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'Slowing the Beast at its Source': Historic Climate Plan Unveiled at Tar Sands Ground Zero


#1

'Slowing the Beast at its Source': Historic Climate Plan Unveiled at Tar Sands Ground Zero

Lauren McCauley, staff writer

The Alberta tar sands industry, for years the source of extreme environmental damage and fierce critical outrage for its contribution to global warming, on Sunday was served an enormous blow when Premier Rachel Notley announced a historic new climate change strategy.

"People slowed the beast again but this time we did it at the source," wrote Mike Hudema, Greenpeace Canada's climate and energy campaigner, celebrating the news.


#2

Thank you and accolades to the First Nations and all the other people that contributed to slowing this beast at its source!


#3

Now keep the remediation projects IN LOCAL HANDS with full backing and availability of expertise from indigenous peoples, hold local, state and national government the industries accountable, bring in REAL SCIENCE, academics in ecological research and their departments that were closed by earlier Canadian administrations. And hold the well being of future generations of the wise and courageous who stand their ground in sustainable balances AS PARAMOUNT against the perversion of dynamics institutionalized by the oil industry


#4

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#5

This sounds like progress. I think the best way to keep fossil fuels in the ground is through a rapid increase in energy efficiency and a rapid deployment of wind and solar. If people don't need fossil fuels for energy I would assume they would stay in the ground except for things like making plastic.


#6

What is not mentioned anywhere in the article or the change in policy is the critical component of CLEAN UP of the current tar sands extraction miasma. The extracting companies and all other companies involved in the operations must be taken to task for all the environmental and ecological devastation they brought across the land. The holding ponds full of who knows how many poisons, heavy metals, and other toxins threaten rivers, lakes, streams, and soils within several miles of their sites. The clean up of those "ponds" is exigent...time is of the essence!

To view the devastation, you can view a documentary by Garth Lentz shown on TED: http://www.ted.com/talks/garth_lenz_images_of_beauty_and_devastation
You will need tissues while viewing this. Think of all the First Nations people whose lives depend on the rivers/lakes/creeks, fish, wildlife, etc. that have all been deeply and adversely affected by the tar sands extraction: cancers and other debilitating health conditions have risen precipitously among these people as a result. Harper himself should be held financially liable for his role in this travesty.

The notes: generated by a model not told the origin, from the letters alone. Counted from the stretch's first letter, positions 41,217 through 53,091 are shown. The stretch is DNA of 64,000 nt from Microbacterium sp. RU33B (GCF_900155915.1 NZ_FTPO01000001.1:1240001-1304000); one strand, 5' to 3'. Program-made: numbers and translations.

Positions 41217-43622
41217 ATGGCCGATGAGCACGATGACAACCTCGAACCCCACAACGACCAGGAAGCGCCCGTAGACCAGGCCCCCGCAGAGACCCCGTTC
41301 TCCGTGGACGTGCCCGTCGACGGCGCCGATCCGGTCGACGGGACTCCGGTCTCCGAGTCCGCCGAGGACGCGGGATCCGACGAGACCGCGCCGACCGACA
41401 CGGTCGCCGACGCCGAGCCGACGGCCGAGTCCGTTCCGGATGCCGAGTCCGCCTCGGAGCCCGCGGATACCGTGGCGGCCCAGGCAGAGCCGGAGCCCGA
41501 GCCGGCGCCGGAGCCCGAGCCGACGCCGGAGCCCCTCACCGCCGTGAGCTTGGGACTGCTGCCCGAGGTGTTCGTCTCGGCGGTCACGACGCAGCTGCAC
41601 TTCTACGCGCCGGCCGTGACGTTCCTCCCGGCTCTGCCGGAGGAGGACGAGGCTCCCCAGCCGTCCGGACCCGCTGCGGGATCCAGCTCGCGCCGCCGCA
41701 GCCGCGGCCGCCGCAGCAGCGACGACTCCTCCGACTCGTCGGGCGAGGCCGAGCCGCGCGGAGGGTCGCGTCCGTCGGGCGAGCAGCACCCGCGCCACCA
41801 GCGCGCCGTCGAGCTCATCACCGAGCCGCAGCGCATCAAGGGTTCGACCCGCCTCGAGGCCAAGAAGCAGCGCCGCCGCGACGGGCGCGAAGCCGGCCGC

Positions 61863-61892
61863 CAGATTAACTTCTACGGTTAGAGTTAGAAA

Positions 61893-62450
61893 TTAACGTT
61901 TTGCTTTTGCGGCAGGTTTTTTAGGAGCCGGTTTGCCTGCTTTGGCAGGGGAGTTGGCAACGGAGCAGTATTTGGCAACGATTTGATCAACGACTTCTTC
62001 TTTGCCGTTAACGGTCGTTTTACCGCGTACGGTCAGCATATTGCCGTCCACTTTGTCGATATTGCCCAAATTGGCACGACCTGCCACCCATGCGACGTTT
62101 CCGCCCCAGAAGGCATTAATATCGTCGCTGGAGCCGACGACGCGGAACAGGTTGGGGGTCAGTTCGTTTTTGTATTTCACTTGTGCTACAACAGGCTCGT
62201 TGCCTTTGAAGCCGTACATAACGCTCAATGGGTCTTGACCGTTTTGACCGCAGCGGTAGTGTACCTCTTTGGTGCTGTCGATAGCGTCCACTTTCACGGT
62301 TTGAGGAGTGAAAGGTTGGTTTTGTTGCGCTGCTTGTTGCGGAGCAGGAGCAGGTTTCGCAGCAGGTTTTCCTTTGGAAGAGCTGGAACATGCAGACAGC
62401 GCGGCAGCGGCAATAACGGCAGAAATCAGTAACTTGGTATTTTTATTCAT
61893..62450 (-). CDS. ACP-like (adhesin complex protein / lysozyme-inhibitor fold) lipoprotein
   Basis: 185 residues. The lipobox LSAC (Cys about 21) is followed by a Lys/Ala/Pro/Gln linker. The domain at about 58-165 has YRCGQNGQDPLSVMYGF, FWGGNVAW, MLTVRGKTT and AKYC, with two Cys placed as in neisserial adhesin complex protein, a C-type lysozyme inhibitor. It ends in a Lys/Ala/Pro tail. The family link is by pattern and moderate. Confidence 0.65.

#7

For a bird' eye view of the Alberta Tar Sands, google " Neil Young, Mother Earth ".


#9

Welcome back, Canada. Once again, you are a beacon of sanity for North America. Hopefully, we (USA) can follow in your footsteps.


#10

I heard an interview with a person who is the head of "The Alberta Coal Council" or some such who complained how this initiative would harm the Coal industry and what he referred to as "Real Albertans"

Here is how bad it all was under the last regime.

He was a past "Minister of the Environment" under that previous regime.


#11

An ever so slowly the wheels of corporate greed churn to a stop. Will it be in time and enough?


#12

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#14

Plastics can be made out of hemp, which is legal to grow in Canada. Anything petroleum, cotton, or trees can do, HEMP CAN DO BETTER AND FAR MORE SUSTAINABLY!
But the US, and its massive corruption, still has the most amazing plant on the planet in ILLEGAL status because it competes with all of the toxic production processes. Oil for fuel and plastic, trees for paper, cotton for clothing. Cotton alone uses 50% of the world's pesticides. Industrial hemp should be produced on a major planetary scale to help heal the earth ASAP!


#15

I was very skeptical, when Germany, as a result of the Fukushima disaster, decided to close down all their nuclear power generation plants by 2022. These plants represented a huge junk of their energy sources. But they are tuckering along just nicely and their renewable energy sources appear to take up the slack very well. Maybe Canada can accomplish something similar. :smile: